Last updated on Mar 13, 2020
By Shannon Miller
News & Managing Editor
LIU students received an email from the university on Tuesday, Oct. 8, asking them to download a new mobile app called LIUSafe. LIU’s Department of Public Safety launched the smartphone program in an effort to strengthen security measures throughout the campus community.
Students, staff and parents can download the app for free and have real-time, critical information right at their fingertips in times of danger or crisis. Upon opening the app, users can choose from either Post or Brooklyn to access specific safety guidelines and resources created specifically for each campus.
The app is available to download on both iOs and Android smartphones, making the information easily accessible on any device.
Most people use their smartphones to get the news and search the internet, and LIU recognized this trend, according to Michael Fevola, the university’s director of public safety.
“The goal is to help educate as many of our students, staff and faculty as possible and the app adds another layer to that,” he said.
For students and staff alike, the app intends to create a feeling of security no matter time or location on either campus. Trisha, freshman forensics science major Norwood, said she thinks the app is cool.
“I haven’t heard about schools making apps like that before,” she said. “My parents loved the idea when they heard about it, since safety is a key thing when you live on campus.”
LIUSafe comes with a variety of safety features on emergency situations such as a bomb threat, fire explosion or gas leak, to name a few. But the primary safety concern among many college students and staff, which the app acknowledges extensively, is the possibility of an active shooter on campus.
“It’s really nerve wracking because it can happen at any second,” Norwood said.
A school shooting occurred in Norwood’s neighboring county when she was in high school.
“It’s terrifying to know chances of it are still increasing and nothing is being done about it. It’s always in the back of my mind,” she said.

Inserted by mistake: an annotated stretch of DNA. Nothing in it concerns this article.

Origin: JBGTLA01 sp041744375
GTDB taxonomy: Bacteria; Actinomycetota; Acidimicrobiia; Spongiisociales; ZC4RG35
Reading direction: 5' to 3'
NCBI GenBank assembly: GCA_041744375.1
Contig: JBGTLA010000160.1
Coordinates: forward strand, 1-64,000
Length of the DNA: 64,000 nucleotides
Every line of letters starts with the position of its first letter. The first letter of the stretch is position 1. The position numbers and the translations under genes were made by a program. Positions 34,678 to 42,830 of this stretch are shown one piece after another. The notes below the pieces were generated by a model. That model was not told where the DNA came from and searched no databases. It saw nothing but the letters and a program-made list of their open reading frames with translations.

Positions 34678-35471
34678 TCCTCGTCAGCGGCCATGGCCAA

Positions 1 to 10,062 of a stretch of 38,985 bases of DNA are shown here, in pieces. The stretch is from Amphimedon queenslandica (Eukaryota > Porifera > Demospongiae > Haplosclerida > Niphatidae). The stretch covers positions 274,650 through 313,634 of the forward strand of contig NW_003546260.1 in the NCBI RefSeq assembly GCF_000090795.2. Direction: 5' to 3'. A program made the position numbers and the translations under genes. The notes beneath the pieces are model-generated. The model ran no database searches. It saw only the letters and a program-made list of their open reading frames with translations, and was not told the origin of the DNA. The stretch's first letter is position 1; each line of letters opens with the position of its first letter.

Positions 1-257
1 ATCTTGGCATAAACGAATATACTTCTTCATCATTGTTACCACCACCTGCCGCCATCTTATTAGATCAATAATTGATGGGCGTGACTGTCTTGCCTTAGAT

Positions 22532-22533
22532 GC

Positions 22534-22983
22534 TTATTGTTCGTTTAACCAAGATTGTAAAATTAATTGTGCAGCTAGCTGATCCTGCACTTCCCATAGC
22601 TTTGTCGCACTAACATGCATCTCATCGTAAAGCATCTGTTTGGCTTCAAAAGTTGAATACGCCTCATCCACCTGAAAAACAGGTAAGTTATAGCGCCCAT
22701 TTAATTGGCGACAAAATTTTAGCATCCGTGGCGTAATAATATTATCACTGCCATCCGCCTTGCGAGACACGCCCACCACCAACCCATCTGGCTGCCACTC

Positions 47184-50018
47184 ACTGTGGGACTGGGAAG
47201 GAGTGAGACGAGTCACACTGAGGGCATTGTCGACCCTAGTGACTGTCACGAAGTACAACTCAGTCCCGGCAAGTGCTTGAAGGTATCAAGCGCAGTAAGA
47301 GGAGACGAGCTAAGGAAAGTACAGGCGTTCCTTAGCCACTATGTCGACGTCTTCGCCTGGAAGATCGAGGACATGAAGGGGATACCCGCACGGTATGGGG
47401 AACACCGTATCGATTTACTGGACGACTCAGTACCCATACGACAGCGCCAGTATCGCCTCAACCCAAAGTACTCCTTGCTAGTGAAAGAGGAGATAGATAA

The most important safety concern LIU can acknowledge is active shootings, according to Isabella Federico, a freshman early education major.
“When students come out of high school, they only know what to do in a high school situation if a shooting occurred,” she said. “Living and being on campus is totally different.”
The app provides detailed guidelines for escape routes, hiding spots when evacuation isn’t possible, and best practices for coping with an active shooter situation. It also includes a list of actions to take against the shooter as a last resort.
Michael Domagala, a junior journalism major, considers the app a necessary tool.
“Over the past few years, dozens of school shootings have occurred all over America and it’s the unfortunate facts that you’ll never know where the next one will be,” he said.
An extra sense of security, which the app is designed to offer, is what many students have been requesting since campus violence is on the rise.
“It scares me. Especially since I don’t see many security guards in the buildings that could be high targeted areas like the bigger buildings like Humanities,” said Aislin Peet, a sophomore who majors in musical theatre production and design.
The app addresses almost every emergency a student or staff member may run into. In case of a bomb threat, whether it be by telephone, electronic mail, handwritten or verbal, the app offers step-by-step directions on how to handle each of them. If a student is a victim of or witness to criminal behavior or civil unrest, the app is a click away for instructions on how to keep safe until public safety arrives.
A subject matter the app fails to address is sexual harassment and violence. Norwood was disappointed to discover that such a timely, crucial issue wasn’t included.
“It happens to a high percentage of women on college campuses and is one of the key problems I worry about over my safety on campus,” she said.
Domagala suggested introducing updates to the app, so the school can appropriately advise students and provide tips regarding sexual harassment and violence.
Sexual assault disproportionately affects college women and impedes their ability to participate fully in campus life, according to the American Association of University Women, the nation’s leading voice promoting equity and education for women and girls since 1881.
“Many people don’t speak about sexual harassment and violence, and a major part of it is because they don’t know how to,” Federico said. “The issue should be discussed so students can feel comfortable speaking up about it. Including information on the topic would encourage students to speak out, learn how to be safe in situations, and also make students comfortable in trusting the school.”
All information contained in the app, including recommended protocols and procedures, comes from the United States Department of Homeland Security, according to Fevola.
LIU describes the app as “easy to use” and encourages everyone on campus to download LIUSafe today. “The app, just like our website, can’t help unless people take the time to review and absorb the information,” Fevola said, “Because we never know what type of emergency – severe storm, blackout, fire, etc. – we may face. It’s recommended to review as many as possible.”